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Multimember LLC owners: Skirt the self-employment tax

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in Small Business Tax

If you and other co-owners operate your business as a multimember LLC, you may already know to file a partnership return on Form 1065. Each owner is treated as a partner for federal income tax purposes, so each receives a Schedule K-1 with his or her share of the LLC's 2003 business income, deductions and credits. You report those figures on your 2003 personal return.

Simple enough, but how do you as an LLC member figure your self-employment (SE) tax bill on Schedule SE? Good question. You'll like our answer, but first you need to understand the background:

Limited partners pay limited SE tax. Honest-to-goodness partners must pay SE tax on their shares of partnership business income unless they are limited partners. Limited partners owe SE tax only on salaries from the partnership for services rendered. (Technically, partner salaries are called "guaranteed payments" in tax lingo.)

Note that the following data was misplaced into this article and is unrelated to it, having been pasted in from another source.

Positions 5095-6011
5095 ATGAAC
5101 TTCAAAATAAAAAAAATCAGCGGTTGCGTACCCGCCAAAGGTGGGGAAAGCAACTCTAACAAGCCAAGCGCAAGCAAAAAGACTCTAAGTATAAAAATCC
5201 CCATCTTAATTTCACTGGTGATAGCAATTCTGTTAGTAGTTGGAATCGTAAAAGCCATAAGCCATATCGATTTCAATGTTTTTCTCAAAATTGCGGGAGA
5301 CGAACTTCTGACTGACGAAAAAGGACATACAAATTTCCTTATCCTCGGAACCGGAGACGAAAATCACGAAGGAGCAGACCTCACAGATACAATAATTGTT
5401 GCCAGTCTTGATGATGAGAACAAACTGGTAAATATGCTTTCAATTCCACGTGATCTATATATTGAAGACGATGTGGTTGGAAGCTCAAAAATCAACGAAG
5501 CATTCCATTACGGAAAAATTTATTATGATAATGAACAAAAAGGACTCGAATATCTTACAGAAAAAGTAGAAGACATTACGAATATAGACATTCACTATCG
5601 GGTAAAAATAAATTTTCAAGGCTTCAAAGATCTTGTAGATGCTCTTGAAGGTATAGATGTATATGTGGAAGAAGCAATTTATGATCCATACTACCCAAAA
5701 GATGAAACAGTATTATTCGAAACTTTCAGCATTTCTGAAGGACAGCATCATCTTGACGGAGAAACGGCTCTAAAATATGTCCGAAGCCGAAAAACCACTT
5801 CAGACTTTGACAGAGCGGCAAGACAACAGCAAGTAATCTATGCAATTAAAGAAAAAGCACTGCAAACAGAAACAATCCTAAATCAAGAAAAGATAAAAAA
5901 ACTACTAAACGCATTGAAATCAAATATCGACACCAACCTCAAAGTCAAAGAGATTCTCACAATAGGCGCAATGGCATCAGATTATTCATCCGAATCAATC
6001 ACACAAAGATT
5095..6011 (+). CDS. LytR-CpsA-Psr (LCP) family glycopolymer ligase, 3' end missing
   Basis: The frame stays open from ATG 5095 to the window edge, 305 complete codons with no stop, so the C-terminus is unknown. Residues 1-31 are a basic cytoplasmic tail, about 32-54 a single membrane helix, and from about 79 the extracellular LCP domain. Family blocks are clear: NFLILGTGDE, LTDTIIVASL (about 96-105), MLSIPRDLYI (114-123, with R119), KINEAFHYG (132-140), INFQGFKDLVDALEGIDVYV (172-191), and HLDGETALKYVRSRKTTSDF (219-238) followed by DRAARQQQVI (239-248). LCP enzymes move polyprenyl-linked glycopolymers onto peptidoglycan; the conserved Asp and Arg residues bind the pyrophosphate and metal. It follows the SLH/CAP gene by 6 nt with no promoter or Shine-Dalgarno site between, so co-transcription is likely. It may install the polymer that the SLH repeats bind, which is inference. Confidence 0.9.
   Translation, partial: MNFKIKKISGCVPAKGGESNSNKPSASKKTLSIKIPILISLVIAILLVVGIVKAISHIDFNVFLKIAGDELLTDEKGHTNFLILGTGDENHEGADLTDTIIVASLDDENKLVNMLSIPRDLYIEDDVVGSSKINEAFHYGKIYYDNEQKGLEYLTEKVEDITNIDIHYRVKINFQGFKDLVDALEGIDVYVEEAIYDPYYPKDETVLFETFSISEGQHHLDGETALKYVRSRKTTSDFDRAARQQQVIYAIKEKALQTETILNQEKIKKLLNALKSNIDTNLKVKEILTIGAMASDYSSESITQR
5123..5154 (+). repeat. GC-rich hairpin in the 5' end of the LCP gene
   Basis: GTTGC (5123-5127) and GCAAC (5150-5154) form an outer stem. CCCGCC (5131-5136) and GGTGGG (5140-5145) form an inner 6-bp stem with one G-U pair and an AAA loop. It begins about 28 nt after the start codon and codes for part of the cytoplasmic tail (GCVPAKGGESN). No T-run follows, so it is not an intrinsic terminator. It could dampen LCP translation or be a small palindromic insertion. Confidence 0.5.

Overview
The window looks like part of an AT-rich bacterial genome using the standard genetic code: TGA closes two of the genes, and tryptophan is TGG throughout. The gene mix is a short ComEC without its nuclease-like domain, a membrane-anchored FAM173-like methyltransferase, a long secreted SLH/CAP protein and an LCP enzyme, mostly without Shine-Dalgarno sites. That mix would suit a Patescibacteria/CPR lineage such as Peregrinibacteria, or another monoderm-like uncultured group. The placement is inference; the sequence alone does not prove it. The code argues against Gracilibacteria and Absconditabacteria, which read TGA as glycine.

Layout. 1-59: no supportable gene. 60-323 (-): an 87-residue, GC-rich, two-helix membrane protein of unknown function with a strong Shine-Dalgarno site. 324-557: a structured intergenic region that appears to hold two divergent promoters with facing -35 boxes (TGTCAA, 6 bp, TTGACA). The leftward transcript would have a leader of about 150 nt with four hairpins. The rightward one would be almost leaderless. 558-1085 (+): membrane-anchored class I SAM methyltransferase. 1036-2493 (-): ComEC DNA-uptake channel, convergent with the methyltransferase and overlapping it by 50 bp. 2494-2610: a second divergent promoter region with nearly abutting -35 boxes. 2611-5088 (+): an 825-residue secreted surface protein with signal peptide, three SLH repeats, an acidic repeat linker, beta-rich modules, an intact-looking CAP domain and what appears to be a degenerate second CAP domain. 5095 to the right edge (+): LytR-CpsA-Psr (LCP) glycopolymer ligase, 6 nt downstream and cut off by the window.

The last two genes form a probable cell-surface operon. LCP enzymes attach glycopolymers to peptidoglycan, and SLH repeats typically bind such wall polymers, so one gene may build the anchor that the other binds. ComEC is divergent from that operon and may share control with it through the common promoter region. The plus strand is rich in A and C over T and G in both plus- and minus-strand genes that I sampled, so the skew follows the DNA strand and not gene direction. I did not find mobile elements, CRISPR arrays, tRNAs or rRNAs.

Here's where it gets interesting: You can make a strong argument that LLC members, like you and your fellow co-owners, should be considered limited partners for SE tax purposes, because none of you are personally liable for the LLC's debts under state law.

So you can argue that you owe no 2003 SE tax on your share of the LLC's business income, except the SE tax due on your salary for services rendered to the firm. If you simply received payouts from time to time when cash was available, that doesn't seem to fit the description of a salary.

Strategy: Consider omitting any LLC income (other than your salary) from your SE tax calculation on Schedule SE. Depending on your share of the income, you could save thousands of dollars.

Be advised: The IRS doesn't like that position, and the issue will probably land in court unless Congress passes clarifying legislation. If you're audited, the IRS is likely to challenge your stand. For now, however, that strategy is within the bounds of the law, and the IRS is not pressing the issue. Still, consult with your tax adviser on the question before filing a return that takes such an aggressive position. That said, nothing ventured, nothing gained.

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